I remember when I was just a young child and every year we would go to visit my grandparents for Christmas. This was always a wonderful time and it always started with a train trip. Trains were a very large part of my life growing up. My dad was a railroad engineer for the Rock Island Lines. We took the Santa Fe Line from Oklahoma City to Temple Texas. My mother was born and raised in Georgetown Texas a suburb of Austin. My grandparents would meet the train and take us the rest of the way.
Train trips are so much fun, for a kid anyway! I would roam the train from the passenger cars to the club car and the dining car. I had two older sisters and of course as a young boy it was my job to annoy them and the best way to do this was to tag along wherever they went. It was about a ten-hour trip and took all day, but I never remember being bored. We would take all kinds of things to do and we would usually sit in the club car and play Go Fish and War and even gin rummy.
We would arrive in Temple the Porters would come down the aisles calling Temple next stop Temple. The train station was enormous and old and all wood everywhere. Giant long benches and marble floors and the biggest hanging chandeliers I had ever seen. They had twenty or thirty baggage men and porters and ticket takers all wearing blue uniforms like military with shoulder boards and captains hats. It was all very exciting for a young boy of six.
The next rush of excitement would come when I would look around the station and spot my grandparents. I would run all out to my Grampa and he would catch me and swing me up in the air and around a circle every time. Then I would be a man for a little while because I got to help with the bags. He and I would go to the platform while my mother and grandmother and sisters would go "freshen up". We would take the bags and load them into the trunk of the car, in those days Grampa had a 1958 Chevy Bel-air 4 door yellow with white fins. I always loved that car and I always loved arriving and helping with bags and being one of the men. Finally the women would come out and we would begin the last leg of the journey. The drive from Temple to Georgetown was probably an hour and a half but as a kid that seemed like forever. Especially knowing that when we arrived I would get to see all of my cousins. My mother was one of seven children 3 boys and 4 girls and I had about 5 cousins in my age group. I only saw them twice a year Christmas and summer, but I think Christmas was the best. It never really snowed where they lived and they always wanted to know all about the snow. If it had snowed and if I had made a snowman or had snowball fights, of course I would tell them my wildest tails.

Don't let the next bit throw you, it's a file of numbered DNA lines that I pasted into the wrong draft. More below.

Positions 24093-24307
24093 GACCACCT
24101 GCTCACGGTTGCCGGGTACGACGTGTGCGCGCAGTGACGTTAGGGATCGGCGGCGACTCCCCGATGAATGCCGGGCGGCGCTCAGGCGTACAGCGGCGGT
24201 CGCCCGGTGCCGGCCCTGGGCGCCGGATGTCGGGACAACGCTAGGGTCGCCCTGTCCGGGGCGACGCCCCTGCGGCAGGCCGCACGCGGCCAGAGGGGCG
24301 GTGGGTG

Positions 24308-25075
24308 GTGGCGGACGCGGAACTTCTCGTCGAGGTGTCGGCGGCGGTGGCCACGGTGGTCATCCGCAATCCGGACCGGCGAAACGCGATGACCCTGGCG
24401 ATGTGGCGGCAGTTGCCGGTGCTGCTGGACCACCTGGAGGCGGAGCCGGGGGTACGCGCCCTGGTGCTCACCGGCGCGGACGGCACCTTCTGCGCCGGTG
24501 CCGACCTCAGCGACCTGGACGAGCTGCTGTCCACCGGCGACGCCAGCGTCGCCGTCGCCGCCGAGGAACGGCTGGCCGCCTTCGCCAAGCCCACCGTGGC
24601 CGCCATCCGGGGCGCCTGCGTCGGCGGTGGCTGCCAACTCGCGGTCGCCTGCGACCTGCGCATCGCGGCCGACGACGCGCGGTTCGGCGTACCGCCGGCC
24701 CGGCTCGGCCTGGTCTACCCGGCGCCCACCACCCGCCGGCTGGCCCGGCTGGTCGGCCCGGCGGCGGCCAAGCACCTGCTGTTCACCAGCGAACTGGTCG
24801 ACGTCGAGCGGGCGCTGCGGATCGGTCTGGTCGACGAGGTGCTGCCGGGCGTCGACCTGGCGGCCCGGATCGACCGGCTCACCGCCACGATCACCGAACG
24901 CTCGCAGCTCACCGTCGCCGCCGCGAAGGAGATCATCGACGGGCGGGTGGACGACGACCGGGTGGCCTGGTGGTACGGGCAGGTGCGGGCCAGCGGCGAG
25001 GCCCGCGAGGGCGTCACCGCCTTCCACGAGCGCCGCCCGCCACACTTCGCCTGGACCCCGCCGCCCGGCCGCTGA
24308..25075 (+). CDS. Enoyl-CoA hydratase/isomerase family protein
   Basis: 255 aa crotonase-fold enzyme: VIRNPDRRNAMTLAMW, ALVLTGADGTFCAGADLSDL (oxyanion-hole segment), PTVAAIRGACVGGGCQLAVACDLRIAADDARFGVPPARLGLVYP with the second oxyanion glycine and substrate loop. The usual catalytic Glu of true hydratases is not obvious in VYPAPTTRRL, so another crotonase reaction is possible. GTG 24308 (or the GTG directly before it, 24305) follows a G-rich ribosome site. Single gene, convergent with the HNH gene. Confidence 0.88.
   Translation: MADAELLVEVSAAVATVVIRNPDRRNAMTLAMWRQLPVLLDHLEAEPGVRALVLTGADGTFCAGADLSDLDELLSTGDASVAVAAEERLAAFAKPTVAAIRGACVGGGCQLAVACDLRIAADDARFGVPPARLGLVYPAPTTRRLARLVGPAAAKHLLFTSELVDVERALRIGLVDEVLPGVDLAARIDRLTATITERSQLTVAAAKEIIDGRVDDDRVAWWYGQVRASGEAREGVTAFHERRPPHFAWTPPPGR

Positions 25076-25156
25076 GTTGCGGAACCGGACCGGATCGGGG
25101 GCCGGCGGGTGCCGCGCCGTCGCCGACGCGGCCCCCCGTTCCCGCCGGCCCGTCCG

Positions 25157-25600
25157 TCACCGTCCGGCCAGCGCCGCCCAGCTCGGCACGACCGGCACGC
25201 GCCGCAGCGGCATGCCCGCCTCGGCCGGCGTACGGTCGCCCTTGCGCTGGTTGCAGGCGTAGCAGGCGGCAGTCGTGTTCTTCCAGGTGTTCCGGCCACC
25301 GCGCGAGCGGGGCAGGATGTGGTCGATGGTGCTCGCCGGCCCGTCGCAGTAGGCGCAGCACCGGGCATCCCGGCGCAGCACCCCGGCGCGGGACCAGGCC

We were all family and it was wonderful. Family is forever and we all knew that no matter what every time I came for Christmas we would have fun. We would run and play and they would tell me all about the trouble they had been in and I would tell them about the trouble I had been in. It didn’t matter that we only got to see each other only twice a year it was as if we had never been apart, that is how family should be. Those that lived in the area would have their own family gift exchange on Christmas morning, which my immediate family had with my Grandparents.
Later that day the wonderful smells and the heat from the kitchen would begin as the women all arrived and started making the Christmas dinner. It was amazing we had everything you could imagine of course turkey and dressing and cranberries and deviled eggs and mashed potatoes and rolls and every pie imaginable. There were always other desserts too cookies and candies and sweet breads and cider. The entire family would gather before the meal and my Grandfather would say a prayer, he would thank the Lord for bringing us all together safely and also ask him to see us home again.
I miss those times. I still go to Georgetown at least once a year usually not at Christmas though. My Grandparents have both passed away now, but I will always have my memories of family.